Before building a relationship with an outside company, consider what reputational risks it may pose. As a part of the risk assessment and risk analysis, investigate the third party’s reputation and social media mentions. You may find nothing, but the risk is significant enough that it shouldn’t be ignored.

Besides avoiding third parties with questionable reputations, you also want to build business decisions and initiatives around working with companies with strong reputations. It’s good to surround yourself with other organizations that emphasize values such as corporate social responsibility.

Monitor Your Contractors and Vendors as Carefully as You Do Your Own Organization

Their names should be tracked, both on social media and through standard news outlets. You’ll want to be the first to know if their public image begins to sour.

Have a Plan in Place for Mitigating Third-Party Risks

Whatever trust you place in your vendors, it’s still wise to have contingency plans and be prepared to distance yourself from them if necessary. Your public relations and crisis management teams should also be prepared for handling negative press caused by third-party mentions.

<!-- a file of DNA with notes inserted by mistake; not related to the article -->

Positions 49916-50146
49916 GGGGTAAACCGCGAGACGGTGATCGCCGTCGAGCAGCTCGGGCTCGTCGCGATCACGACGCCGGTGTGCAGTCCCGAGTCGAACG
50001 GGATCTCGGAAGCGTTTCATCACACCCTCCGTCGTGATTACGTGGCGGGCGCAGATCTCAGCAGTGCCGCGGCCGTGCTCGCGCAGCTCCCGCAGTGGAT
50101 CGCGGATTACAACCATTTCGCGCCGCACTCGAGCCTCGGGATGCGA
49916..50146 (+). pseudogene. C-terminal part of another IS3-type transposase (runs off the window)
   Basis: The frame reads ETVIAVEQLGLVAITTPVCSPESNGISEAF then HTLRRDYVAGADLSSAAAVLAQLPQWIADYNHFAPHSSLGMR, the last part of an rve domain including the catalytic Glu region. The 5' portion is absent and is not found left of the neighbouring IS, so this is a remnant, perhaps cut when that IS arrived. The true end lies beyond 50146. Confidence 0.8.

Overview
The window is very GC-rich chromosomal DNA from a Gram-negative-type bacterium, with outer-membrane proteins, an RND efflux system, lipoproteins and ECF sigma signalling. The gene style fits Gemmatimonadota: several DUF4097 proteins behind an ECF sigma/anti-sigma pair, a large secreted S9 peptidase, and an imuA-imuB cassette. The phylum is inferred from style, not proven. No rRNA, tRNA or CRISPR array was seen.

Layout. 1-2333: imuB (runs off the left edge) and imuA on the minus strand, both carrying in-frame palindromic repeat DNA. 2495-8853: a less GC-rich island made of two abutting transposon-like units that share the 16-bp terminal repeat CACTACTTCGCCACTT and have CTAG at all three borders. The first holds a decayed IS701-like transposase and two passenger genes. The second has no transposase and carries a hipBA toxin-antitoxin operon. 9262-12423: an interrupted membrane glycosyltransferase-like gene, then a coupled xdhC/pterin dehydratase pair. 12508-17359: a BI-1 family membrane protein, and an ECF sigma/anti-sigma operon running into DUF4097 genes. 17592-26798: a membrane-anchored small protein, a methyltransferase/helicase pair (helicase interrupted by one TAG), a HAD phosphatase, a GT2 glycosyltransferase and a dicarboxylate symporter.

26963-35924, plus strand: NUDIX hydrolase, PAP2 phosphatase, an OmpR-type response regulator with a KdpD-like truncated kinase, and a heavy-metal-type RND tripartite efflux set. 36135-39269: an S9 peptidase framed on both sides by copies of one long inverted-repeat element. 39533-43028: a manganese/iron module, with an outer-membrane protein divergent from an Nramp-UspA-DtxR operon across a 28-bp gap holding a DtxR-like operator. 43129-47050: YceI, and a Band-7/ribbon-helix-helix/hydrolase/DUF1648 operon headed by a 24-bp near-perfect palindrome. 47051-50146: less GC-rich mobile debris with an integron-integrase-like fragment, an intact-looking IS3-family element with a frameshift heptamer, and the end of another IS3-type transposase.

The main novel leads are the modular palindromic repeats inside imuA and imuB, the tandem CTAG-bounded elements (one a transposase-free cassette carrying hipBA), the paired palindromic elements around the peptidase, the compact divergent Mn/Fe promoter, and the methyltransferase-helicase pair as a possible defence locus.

Reduce Your Reputational Risk With ZenGRC

Strategic risk assessment of any kind is a challenging endeavor. ZenGRC is an easy-to-use platform that allows you to track your compliance and enterprise risk management, giving you more time to run your business.

Policies, risk assessments, and internal controls must be documented and updated regularly to assure they meet the evolving environment. With ZenGRC’s document repository, policies and procedures are revision-controlled and easy to find.

Workflow management features offer easy tracking, automated reminders, and audit trails. The ZenConnect feature enables integration with popular tools, such as Jira, ServiceNow, and Slack, assuring seamless adoption within your enterprise.

Insightful reporting and dashboards provide visibility to gaps and high-risk areas. By better understanding your risk landscape, you can take action to protect your business from cyberattacks, avoid costly data breaches, and monitor the risks posed by your vendors.

Schedule a demo and learn how ZenGRC can help your company succeed.